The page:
On December 12th, SPAR Japan held a successful second edition of the Plant 3D Capture Forum at the Nisekki Yokohama Building in Yokohama, Japan. Of the more than 107 attendees from all around the region, more than half were from plant engineering or maintenance companies.
Perhaps the most interesting facet for those of us who couldn’t attend was the results of the survey given to this group of professionals, who hailed from organizations like Santoku, Niigata Engine, and Kandenn Plant. An overwhelming number indicated that they are using laser scanning for plant modeling, and many said that they are using 3D CAD but have not yet made the leap to intelligent CAD models. Most indicated that their company is at least aware of 3D capture and modeling, even if they have not fully implemented it yet.
Hot topics among respondees included, of course, software for plant management (indicating a need for more intelligent models in the future), the use of UAVs, and 3D for the survey of natural disasters, as the region has been affected by floods, earthquakes, extreme heavy rains, and landslides.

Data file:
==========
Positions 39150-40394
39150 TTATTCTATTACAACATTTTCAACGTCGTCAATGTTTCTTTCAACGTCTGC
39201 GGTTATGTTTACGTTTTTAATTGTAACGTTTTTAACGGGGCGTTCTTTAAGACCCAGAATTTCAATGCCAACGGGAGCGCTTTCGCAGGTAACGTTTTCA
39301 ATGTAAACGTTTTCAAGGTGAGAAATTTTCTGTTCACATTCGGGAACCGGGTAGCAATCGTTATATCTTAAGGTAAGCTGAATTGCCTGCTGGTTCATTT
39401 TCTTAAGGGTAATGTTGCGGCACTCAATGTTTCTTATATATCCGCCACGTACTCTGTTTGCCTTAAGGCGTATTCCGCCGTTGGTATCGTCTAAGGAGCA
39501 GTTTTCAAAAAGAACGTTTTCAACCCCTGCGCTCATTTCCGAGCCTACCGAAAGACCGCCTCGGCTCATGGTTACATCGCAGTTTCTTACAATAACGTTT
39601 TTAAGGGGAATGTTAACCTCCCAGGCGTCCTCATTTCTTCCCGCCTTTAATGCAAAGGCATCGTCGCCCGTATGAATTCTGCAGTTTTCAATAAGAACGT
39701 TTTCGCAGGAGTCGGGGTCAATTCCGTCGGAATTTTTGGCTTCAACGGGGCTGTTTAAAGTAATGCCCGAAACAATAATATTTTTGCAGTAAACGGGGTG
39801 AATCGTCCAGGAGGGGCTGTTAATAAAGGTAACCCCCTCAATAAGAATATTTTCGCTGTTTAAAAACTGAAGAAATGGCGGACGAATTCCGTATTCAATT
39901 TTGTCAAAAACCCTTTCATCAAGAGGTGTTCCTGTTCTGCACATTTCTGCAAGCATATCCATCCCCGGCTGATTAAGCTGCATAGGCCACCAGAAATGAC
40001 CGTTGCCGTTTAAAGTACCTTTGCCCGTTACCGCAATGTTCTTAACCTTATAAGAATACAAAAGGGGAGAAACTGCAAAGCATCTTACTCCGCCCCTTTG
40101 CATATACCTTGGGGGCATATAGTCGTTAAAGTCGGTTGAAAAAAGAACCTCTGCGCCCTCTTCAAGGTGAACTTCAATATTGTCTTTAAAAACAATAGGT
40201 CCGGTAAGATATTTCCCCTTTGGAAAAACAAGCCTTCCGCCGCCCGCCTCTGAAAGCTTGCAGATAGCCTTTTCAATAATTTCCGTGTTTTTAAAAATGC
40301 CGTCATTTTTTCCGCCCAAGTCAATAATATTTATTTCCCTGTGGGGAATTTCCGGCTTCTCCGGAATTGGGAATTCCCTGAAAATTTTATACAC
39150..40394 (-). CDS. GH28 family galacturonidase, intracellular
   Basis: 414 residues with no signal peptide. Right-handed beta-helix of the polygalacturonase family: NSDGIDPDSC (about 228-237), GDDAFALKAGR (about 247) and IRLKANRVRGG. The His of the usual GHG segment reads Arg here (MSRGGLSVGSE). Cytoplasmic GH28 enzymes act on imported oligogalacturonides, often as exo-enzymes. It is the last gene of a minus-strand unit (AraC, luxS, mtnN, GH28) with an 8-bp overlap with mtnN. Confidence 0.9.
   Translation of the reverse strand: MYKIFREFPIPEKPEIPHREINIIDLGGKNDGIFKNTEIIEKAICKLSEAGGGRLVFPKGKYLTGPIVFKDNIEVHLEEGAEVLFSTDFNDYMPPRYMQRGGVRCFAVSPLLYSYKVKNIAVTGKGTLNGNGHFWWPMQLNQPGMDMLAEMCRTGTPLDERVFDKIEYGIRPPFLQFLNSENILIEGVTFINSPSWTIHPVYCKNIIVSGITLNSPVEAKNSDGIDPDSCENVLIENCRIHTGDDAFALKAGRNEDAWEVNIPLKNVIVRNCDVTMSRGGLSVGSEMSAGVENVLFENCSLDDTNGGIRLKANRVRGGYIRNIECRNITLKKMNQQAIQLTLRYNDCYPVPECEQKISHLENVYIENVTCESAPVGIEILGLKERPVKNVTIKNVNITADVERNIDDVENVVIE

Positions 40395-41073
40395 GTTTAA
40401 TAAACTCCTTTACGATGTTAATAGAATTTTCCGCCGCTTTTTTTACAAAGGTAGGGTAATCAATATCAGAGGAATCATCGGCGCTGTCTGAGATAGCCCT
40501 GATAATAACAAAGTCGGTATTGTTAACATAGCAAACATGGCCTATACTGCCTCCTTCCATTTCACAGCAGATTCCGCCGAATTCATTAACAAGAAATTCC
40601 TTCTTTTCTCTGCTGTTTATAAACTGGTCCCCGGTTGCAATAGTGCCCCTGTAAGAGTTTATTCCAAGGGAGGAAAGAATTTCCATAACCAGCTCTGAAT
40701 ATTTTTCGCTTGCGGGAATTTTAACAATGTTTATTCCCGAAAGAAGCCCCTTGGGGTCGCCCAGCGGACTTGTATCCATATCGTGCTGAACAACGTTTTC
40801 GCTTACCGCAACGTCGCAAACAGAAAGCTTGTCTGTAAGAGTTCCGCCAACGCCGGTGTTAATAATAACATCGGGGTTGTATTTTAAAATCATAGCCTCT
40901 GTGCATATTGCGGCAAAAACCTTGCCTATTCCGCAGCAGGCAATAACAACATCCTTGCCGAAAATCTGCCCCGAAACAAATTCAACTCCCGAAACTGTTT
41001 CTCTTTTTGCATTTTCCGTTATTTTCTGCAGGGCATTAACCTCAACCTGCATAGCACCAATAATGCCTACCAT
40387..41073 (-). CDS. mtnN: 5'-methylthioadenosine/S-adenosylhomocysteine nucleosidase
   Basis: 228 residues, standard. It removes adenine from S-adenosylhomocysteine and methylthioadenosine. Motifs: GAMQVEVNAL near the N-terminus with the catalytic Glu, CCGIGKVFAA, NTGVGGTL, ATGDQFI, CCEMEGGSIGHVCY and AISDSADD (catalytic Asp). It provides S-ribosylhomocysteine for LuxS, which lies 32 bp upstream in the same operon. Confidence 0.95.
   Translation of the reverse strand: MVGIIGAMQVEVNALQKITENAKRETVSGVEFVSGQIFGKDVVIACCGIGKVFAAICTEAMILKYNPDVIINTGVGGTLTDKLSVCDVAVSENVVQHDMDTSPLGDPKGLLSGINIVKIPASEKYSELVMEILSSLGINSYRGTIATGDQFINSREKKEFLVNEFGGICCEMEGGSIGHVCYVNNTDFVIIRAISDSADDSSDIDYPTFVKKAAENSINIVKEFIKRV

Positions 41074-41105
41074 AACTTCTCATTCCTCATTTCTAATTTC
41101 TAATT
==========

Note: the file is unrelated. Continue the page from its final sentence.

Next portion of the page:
Discussion was lively and the discussion made three points clear about the state of 3D. First, there is no longer any for introducing the idea to new customers, as the technology is becoming steadily more popular and more companies are becoming aware of its usefulness. Second, it takes a bit more time to obtain real, lasting benefits from the technology than most people realize–the attendees said that those with only a few years’ experience using 3D capture for plant modeling are still very much in the trial stage.
Lastly, the attendees identified workflow as the biggest issue. The capture works, the technology is advanced, people are aware of what it does, but a lot still needs to be done in order to improve workflow. Users can get the data, they just want it to be easier to work with.